Anyone who might want to read this story, and is finding it hard to get a copy of this anthology, can also find the story in a couple of van Vogt’s short story collections, notably Destination: Universe! and Transfinite: The Essential A.E. van Vogt.

More New DVDs April 2016

I’ve been buying a lot of DVDs recently, and they keep rolling in, although I think I’ll start switching back to books for a while after this. And for a change, none of the latest batch of DVDs are Gerry Anderson-related.

Actually, the first one up IS vaguely related to Gerry Anderson. Roberta Leigh’s classic puppet show Space Patrol aired on UK television during 1963-64, and was pretty much contemporary with and competition for Anderson’s Fireball XL5, was also set in space, and featured… er… puppets. Add to this the fact that Roberta Leigh was Gerry Anderson’s employer for the first couple of puppet series that he produced, and there IS a strong connection. This particular DVD boxset is the classic six-disc edition released by Network Distribution back in 2003, compiling all thirty-nine episodes plus a nice bunch of extras.

Second up is the gorgeous Network Distribution (Again? These guys are everywhere!) 2015 restoration of Nigel Kneale’s classic Quatermass (1979) four-part, 207 minute serial, plus a bunch of other extras, including the much shorter and heavily edited feature-film version The Quatermass Conclusion plus a nice booklet by Cult Sci-Fi TV historian Andrew Pixley. Also, for good luck, I picked up a copy of the original 2003 Clear Vision three-disc boxset release. The picture quality isn’t nearly as good as the lovely 2015 Network restored version, but the packaging is nice, and the extras are different, as is the booklet, written by Ian Fryer. So it’s well worth having, particularly since I got it at a very reasonable price.

Finally we have Future Shock! The Story of 2000AD, a remarkable 105 minute documentary giving a comprehensive overview of the background history of and crazy goings-on at the (in)famous 2000AD, the various personalities involved, the most famous of the strips, and even sidetracking into the two Judge Dredd films. Totally engrossing, and I’d recommend it to any fans of UK comics.

That’s a great haul of DVDs. They should do me nicely until the next batch arrives.:)

Some New Gerry Anderson DVDs (Part 2)

A couple of posts back, I mentioned about being on a roll with buying Gerry Anderson DVDs. Well, that trend is showing no signs of abating. I’ve recently picked up another couple of Anderson items on DVD, so the collection is growing quite a lot right now.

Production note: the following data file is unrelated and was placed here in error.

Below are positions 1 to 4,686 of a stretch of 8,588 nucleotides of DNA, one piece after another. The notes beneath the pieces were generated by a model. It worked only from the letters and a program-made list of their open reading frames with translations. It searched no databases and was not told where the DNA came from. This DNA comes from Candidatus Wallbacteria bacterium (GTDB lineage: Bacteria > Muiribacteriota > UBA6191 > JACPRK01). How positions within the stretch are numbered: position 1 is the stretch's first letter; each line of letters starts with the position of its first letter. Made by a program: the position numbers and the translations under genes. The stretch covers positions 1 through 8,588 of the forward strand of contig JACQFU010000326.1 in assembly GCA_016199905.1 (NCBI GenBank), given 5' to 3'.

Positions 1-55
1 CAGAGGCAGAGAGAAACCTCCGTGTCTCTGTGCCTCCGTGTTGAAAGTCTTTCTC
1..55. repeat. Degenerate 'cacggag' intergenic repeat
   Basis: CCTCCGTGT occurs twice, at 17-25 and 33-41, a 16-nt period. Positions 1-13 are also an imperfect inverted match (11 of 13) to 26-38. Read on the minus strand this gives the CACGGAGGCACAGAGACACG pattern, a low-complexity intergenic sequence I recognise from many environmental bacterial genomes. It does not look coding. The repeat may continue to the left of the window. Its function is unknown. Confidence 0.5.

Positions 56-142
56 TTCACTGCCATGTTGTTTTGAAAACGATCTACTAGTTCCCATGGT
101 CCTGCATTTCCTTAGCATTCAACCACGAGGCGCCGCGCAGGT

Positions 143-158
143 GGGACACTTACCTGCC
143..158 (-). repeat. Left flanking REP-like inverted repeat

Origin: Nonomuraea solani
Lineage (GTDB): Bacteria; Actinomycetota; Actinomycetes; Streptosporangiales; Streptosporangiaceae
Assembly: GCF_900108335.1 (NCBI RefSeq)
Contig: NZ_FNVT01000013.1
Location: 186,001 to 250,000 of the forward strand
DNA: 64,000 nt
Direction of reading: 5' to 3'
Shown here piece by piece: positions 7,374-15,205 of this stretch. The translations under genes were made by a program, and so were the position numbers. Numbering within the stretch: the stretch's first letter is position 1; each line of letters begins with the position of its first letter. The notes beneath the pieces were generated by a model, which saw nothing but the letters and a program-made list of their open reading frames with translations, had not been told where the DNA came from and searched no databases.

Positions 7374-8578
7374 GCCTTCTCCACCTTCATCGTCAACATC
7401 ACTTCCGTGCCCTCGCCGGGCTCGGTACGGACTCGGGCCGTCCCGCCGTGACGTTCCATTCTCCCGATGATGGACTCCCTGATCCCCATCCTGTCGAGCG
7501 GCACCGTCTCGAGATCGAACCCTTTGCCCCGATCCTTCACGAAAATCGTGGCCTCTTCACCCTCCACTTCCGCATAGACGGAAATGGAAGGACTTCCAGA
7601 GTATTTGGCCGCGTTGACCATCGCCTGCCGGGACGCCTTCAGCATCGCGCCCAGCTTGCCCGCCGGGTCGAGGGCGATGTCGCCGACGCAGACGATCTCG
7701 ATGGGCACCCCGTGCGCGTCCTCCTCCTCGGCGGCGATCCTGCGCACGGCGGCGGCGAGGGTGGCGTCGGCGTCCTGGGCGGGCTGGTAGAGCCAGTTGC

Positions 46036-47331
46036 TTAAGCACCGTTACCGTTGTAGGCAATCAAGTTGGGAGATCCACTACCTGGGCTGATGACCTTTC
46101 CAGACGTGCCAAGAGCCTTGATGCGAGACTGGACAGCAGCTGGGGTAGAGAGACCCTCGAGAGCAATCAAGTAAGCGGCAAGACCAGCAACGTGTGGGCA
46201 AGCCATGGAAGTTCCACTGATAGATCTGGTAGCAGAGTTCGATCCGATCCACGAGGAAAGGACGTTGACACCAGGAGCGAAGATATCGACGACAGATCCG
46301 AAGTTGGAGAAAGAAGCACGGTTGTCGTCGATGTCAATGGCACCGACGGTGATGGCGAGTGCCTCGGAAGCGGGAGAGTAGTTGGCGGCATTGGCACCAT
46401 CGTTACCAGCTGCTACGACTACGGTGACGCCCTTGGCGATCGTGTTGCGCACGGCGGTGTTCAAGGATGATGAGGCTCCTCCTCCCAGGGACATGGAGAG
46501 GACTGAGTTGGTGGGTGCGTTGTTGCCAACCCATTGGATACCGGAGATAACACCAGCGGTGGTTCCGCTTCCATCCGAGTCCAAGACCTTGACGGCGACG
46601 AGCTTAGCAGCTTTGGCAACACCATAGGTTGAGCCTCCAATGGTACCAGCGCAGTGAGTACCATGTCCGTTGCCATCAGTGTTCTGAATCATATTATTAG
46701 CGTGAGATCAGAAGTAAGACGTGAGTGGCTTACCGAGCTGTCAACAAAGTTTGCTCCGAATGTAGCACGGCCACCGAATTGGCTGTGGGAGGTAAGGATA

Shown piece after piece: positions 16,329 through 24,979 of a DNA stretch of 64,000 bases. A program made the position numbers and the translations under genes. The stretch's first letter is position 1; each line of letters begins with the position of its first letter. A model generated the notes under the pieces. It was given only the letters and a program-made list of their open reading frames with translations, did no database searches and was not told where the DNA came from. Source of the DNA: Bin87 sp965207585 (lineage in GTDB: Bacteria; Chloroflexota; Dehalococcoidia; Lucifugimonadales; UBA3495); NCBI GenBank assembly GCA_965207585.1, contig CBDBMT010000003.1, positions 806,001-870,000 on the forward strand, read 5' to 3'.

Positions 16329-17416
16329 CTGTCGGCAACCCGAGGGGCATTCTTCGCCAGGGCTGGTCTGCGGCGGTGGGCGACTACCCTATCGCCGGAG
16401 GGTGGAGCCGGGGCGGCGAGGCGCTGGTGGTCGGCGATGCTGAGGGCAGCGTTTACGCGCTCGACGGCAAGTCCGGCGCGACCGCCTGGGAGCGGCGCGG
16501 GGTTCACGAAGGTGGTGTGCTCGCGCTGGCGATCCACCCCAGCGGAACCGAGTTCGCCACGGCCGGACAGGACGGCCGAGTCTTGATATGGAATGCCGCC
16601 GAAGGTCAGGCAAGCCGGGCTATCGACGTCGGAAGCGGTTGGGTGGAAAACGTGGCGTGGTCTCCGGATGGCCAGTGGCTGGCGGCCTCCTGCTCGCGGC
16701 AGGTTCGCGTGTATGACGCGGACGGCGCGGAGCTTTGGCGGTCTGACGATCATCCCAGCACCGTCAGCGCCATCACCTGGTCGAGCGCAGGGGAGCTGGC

First up is the excellent Network Distribution 2013 DVD boxset release of the classic 1962 series Fireball XL5. We have all 39 episodes of the original series, restored and remastered, one full episode gorgeously recolourised. There’s also two excellent new documentaries, a load of other extras, and a lovely colour booklet by television historian Andrew Pixley. This is a seriously cracking boxset.

Second up, we have yet another Network Distribution release, this time from 2014. We have what is probably the best Gerry Anderson documentary ever made, bar none. Filmed in Supermarionation is almost two hours of fascinating Anderson history, detailing the development of Anderson’s puppet shows and their pioneering techniques from 1957 up until the end of the 1960s. This is a fascinating documentary, and kept me rivetted to the TV for the entire two hours. There are also some nice extras on the DVD

I’ve also just watched the two documentaries on the Fireball XL5 boxset, and they are also seriously good. Now to watch a few Fireball XL5 episodes!:)

THE EARLY POHL (1976) by Frederik Pohl

The Early Pohl (1976)-03

This time out, I’m going to take a look at a collection of very early stories by one of my favourite SF writers, who also happened to be one of the best editors in the SF industry, and one of the true titans of the SF world, Frederik Pohl. The eight stories and single poem span the years 1937-1944, and there is also a nice introduction and further introductory piece, The Early Pohl, both written by the man himself.